PL EN


2007 | 3 | 1-2 | 211-226
Article title

VISUAL SIMILARITY IN MASKING AND PRIMING: THE CRITICAL ROLE OF TASK RELEVANCE

Content
Title variants
Languages of publication
EN
Abstracts
EN
Cognitive scientists use rapid image sequences to study both the emergence of conscious perception (visual masking) and the unconscious processes involved in response preparation (masked priming). The present study asked two questions: (1) Does image similarity influence masking and priming in the same way? (2) Are similarity effects in both tasks governed by the extent of feature overlap in the images or only by task-relevant features? Participants in Experiment 1 classified human faces using a single dimension even though the faces varied in three dimensions (emotion, race, sex). Abstract geometric shapes and colors were tested in the same way in Experiment 2. Results showed that similarity reduced the visibility of the target in the masking task and increased response speed in the priming task, pointing to a double-dissociation between the two tasks. Results also showed that only task-relevant (not objective) similarity influenced masking and priming, implying that both tasks are influenced from the beginning by intentions of the participant. These findings are interpreted within the framework of a reentrant theory of visual perception. They imply that intentions can influence object formation prior to the separation of vision for perception and vision for action.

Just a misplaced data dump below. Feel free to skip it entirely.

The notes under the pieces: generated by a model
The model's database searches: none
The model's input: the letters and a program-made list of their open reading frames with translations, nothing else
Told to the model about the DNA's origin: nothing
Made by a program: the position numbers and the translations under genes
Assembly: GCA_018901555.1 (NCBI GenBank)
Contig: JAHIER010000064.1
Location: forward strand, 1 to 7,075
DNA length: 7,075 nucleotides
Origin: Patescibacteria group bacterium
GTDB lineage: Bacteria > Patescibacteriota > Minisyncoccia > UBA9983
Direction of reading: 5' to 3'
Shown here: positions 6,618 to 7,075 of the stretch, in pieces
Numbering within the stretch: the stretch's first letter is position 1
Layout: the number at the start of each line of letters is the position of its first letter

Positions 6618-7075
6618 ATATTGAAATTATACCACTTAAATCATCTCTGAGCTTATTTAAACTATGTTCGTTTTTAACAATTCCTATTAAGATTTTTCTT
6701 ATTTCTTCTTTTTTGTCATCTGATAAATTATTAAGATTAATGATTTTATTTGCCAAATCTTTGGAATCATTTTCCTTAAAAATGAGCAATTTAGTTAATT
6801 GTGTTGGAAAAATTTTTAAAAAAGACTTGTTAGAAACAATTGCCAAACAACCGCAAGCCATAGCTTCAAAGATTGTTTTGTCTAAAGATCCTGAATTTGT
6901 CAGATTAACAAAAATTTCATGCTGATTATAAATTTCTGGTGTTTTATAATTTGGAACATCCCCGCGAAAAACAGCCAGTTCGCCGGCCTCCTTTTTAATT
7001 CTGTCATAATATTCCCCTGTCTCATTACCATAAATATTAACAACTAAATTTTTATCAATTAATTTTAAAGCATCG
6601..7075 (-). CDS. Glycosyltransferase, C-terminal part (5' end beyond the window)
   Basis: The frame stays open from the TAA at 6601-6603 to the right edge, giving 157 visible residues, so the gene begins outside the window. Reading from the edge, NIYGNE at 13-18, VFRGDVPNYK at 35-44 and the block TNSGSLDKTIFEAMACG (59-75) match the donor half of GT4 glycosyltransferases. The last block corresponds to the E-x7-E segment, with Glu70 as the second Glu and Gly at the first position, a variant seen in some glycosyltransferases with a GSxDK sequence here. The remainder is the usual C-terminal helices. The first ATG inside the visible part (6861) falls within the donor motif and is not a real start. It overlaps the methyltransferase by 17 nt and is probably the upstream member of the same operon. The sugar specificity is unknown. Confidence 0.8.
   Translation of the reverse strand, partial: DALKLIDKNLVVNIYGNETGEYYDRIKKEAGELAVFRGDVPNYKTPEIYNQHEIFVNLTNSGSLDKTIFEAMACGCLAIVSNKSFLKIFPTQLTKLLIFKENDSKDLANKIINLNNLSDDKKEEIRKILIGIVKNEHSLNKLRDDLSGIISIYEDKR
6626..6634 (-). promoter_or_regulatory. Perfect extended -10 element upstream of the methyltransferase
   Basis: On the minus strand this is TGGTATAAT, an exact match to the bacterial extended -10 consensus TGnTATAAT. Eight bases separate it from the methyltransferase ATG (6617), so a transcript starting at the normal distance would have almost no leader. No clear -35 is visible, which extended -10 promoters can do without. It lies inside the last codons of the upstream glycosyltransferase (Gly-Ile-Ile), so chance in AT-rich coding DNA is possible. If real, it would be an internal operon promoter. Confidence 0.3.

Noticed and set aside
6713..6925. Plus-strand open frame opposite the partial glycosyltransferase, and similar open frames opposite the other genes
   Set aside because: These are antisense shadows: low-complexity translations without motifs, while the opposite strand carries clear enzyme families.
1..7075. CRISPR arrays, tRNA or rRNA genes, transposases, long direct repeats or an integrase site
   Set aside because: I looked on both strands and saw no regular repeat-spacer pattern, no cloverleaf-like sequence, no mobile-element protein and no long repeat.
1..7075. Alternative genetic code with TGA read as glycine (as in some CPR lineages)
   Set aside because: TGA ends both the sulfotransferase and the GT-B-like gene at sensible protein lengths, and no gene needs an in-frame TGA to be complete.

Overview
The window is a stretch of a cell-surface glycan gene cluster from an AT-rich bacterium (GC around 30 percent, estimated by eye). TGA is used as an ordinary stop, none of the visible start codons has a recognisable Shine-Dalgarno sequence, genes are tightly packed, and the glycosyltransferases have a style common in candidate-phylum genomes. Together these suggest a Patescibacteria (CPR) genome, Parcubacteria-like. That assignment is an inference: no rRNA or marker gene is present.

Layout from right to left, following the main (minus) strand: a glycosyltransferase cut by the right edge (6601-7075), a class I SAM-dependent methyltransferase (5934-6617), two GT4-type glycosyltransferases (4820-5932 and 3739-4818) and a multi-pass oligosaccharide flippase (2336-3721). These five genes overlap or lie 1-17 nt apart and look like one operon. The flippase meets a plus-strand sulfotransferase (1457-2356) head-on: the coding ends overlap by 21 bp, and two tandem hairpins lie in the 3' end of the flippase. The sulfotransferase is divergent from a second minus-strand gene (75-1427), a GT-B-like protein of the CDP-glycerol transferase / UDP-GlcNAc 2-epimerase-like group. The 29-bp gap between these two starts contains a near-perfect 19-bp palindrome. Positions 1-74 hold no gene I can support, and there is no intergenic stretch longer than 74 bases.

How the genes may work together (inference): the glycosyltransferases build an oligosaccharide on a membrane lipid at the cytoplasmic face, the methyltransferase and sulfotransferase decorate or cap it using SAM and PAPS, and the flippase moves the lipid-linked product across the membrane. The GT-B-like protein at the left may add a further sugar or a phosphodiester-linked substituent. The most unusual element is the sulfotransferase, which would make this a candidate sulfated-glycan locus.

Contributors
author
author
  • James T. Enns, University of British Columbia (for postal address contact the journal editor)
References
Document Type
Publication order reference
Identifiers
CEJSH db identifier
10PLAAAA071918
YADDA identifier
bwmeta1.element.8e2d1ecb-58ae-390b-b804-04422506f8fc
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